Does technology make it challenging for children to dial 911? -, South Georgia News, Weather, Sports

Special Report: Does technology make it challenging for children to dial 911?

Jim Vaught, the Dougherty EMA Deputy Director Jim Vaught, the Dougherty EMA Deputy Director
Emily Ingram and three of her children Emily Ingram and three of her children

Dialing 911 has changed, along with the technology. Now many of us rely on smart phones, instead of landlines. But do children know how to operate a smart phone to call for help in case of an emergency?

"911, what's your emergency?"

The three numbers that can save your life.  We teach our children to dial them.

"It's as soon as they can possibly comprehend it," said Jim Vaught, the Dougherty EMA Deputy Director.

But can our children use our smart phones?

"I think it's definitely something to think about. Because given we don't even have a landline so if something happens they wouldn't know how to unlock the phone," said Emily Ingram.  Many of us know Emily Ingram as a professional bodybuilder, but she's also a mother of four.

Her youngest, Olive, who's 5 and Tadhg, who's 7, knew exactly how to unlock the iPhone and dial 911. The two learned from watching their parents and older siblings.

"I think she learned from watching them," said Tadhg.

"Indie, my 10 year-old taught Tadhg how to flip it over to find the emergency because I hadn't thought about it," said Ingram.

Aujua Lowe, has a two year old son, who learned how to use her phone by watching her. She says he began unlocking her phone to play games when he was just one year-old.

"He already knew how to swipe the phone and unlock it so. Yeah, he can get to the keypad and dial 911," said Lowe. 

Using a smart phone instead of a landline is certainly different to the older generations that have experienced the change. But many children have easily adapted to the new technology.  Tadhg says he feels more comfortable with a cell phone because to him, it's easier to use.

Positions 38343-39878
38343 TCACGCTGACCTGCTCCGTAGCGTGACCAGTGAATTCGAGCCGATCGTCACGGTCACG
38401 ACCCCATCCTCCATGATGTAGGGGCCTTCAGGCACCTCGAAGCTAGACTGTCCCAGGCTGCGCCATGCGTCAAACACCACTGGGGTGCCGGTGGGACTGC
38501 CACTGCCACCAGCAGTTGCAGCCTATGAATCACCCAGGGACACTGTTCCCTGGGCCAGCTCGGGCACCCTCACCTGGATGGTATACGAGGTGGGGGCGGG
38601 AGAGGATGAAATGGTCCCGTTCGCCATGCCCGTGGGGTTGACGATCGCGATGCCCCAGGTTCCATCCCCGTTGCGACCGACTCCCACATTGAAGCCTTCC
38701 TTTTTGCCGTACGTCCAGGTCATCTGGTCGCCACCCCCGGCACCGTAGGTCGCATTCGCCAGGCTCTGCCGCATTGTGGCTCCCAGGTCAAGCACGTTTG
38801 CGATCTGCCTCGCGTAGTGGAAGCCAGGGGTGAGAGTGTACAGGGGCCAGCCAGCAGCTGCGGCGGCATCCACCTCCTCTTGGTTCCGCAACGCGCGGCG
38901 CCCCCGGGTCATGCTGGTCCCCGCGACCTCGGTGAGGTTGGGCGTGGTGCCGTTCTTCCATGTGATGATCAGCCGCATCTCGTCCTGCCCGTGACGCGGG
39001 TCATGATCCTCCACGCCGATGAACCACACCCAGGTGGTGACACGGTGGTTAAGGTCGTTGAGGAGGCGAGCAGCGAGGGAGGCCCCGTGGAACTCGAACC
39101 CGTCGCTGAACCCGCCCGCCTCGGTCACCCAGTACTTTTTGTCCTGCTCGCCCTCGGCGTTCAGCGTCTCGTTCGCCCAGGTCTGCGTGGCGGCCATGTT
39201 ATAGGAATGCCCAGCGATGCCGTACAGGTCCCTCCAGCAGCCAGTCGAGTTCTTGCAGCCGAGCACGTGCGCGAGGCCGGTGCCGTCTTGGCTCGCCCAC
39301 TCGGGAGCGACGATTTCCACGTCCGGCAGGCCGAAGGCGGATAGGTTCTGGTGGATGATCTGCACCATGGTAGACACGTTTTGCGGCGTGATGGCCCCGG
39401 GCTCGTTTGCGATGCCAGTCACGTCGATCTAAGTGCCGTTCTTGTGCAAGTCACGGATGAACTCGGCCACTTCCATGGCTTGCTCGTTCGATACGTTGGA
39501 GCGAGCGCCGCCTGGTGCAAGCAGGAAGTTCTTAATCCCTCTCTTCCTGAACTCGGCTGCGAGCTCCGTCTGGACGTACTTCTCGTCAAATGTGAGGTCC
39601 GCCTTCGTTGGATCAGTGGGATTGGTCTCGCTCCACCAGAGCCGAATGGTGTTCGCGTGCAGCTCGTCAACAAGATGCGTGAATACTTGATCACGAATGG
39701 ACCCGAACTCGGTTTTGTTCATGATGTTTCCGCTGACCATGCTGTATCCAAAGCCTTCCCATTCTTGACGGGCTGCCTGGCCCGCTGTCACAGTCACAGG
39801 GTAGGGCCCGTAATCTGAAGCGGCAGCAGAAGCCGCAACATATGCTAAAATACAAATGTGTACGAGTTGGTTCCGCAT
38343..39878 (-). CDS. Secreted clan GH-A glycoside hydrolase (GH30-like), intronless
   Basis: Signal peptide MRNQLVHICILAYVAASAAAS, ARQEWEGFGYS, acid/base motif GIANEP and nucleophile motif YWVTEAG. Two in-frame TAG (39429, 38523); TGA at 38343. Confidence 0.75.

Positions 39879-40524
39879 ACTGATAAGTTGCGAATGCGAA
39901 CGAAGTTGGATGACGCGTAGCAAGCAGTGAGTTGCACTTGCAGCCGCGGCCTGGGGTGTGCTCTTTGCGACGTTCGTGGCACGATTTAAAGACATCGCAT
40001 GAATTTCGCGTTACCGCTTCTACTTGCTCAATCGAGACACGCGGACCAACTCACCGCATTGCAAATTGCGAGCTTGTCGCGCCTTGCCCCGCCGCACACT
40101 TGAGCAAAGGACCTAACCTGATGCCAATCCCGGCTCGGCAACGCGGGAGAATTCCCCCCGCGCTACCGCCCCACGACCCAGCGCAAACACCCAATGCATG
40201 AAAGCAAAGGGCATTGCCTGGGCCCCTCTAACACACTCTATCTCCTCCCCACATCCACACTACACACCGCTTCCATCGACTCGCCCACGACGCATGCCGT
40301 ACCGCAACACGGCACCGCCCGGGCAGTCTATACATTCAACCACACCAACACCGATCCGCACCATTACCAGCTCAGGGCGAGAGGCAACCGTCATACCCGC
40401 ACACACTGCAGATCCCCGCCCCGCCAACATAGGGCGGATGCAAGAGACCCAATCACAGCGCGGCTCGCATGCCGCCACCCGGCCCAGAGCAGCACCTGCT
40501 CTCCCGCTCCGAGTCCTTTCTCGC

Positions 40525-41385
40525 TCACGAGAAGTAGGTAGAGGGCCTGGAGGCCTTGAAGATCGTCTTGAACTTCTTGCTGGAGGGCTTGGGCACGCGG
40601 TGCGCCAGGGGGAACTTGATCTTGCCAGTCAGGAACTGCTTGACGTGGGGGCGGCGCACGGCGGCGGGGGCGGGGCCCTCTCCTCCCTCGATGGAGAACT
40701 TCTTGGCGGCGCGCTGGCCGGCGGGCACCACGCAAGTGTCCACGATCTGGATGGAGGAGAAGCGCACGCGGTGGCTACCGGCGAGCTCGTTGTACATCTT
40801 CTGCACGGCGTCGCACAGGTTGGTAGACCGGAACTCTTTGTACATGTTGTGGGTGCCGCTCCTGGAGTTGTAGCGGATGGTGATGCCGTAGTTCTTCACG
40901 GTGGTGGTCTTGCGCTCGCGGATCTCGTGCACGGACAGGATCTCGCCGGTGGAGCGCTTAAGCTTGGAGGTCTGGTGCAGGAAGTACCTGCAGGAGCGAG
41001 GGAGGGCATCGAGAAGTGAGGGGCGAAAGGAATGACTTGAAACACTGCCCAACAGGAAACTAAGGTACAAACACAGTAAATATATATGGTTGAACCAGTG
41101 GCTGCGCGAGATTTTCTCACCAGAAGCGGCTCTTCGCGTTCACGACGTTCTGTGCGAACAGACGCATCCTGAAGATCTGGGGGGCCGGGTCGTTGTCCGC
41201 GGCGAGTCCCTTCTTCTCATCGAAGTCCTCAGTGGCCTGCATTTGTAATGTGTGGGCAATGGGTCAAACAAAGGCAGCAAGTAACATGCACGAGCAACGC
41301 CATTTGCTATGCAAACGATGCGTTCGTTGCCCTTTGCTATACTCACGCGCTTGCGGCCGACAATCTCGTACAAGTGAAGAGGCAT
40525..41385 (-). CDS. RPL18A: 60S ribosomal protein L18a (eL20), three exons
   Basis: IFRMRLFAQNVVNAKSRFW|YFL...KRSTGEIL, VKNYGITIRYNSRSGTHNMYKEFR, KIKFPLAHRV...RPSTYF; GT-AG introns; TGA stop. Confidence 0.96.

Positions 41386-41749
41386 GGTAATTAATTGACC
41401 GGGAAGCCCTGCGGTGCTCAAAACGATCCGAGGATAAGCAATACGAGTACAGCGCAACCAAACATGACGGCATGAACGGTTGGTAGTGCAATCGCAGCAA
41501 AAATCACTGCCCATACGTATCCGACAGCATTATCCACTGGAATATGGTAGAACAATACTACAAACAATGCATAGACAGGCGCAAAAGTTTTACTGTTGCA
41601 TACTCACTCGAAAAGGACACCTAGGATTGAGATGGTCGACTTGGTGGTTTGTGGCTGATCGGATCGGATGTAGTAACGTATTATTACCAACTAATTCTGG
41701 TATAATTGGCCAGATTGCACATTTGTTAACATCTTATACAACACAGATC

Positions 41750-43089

Jim Vaught, the Emergency Management Deputy Director, says while they haven't had any reports of children not being able to call 911 because they couldn't unlock a smart phone, it's a good time to prepare.

"More and more people have moved away from using the landlines and strictly only have a cell phone. So it is something, it's new and we just haven't had any reports as of yet, but that doesn't mean that it's not possible that we could experience a problem because of new technology," said Vaught.

Cell phone companies have instructions on their website. They recommend going through all the steps with your children on how to unlock your phone, opening the keypad and dialing the number. While emergencies are unexpected, preparing and planning could be the difference between life and death.

It's also important to teach your child how to communicate with a dispatcher.  For tips on that and more information about teaching your little one how to use a cell phone, click on one of the links below.



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